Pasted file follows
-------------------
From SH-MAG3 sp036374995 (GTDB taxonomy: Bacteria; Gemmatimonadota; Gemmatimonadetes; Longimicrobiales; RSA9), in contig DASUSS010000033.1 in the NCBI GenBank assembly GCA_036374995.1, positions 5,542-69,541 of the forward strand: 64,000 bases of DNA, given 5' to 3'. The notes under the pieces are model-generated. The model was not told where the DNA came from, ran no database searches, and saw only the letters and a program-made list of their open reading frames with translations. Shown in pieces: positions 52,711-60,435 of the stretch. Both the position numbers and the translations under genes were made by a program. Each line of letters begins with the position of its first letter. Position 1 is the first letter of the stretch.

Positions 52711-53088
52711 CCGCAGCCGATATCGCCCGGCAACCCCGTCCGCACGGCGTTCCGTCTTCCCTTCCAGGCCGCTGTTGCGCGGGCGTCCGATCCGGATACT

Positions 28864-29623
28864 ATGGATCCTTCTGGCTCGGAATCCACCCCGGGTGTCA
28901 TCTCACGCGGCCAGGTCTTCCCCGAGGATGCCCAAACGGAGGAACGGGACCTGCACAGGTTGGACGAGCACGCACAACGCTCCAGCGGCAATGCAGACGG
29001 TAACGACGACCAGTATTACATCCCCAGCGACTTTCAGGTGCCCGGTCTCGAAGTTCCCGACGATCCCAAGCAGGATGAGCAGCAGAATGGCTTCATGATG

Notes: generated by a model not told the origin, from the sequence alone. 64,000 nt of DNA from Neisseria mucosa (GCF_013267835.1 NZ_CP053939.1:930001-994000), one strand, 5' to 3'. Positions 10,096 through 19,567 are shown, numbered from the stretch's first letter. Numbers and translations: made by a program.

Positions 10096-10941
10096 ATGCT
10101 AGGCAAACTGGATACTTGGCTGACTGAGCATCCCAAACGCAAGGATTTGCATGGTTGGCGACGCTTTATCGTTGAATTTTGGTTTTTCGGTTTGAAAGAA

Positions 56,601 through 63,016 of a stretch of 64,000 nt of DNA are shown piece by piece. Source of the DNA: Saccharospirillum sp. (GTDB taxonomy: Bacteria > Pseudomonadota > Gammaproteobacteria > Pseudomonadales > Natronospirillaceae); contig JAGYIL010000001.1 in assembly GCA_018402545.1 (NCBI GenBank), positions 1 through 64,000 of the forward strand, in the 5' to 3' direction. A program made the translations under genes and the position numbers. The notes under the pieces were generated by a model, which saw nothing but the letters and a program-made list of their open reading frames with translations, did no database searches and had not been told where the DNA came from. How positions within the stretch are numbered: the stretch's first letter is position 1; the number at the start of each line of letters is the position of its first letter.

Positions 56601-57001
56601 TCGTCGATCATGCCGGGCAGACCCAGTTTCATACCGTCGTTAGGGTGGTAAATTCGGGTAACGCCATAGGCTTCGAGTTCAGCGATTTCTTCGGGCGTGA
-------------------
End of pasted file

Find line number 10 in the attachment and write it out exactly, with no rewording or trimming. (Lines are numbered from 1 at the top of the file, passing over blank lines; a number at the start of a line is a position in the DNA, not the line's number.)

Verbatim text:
10096 ATGCT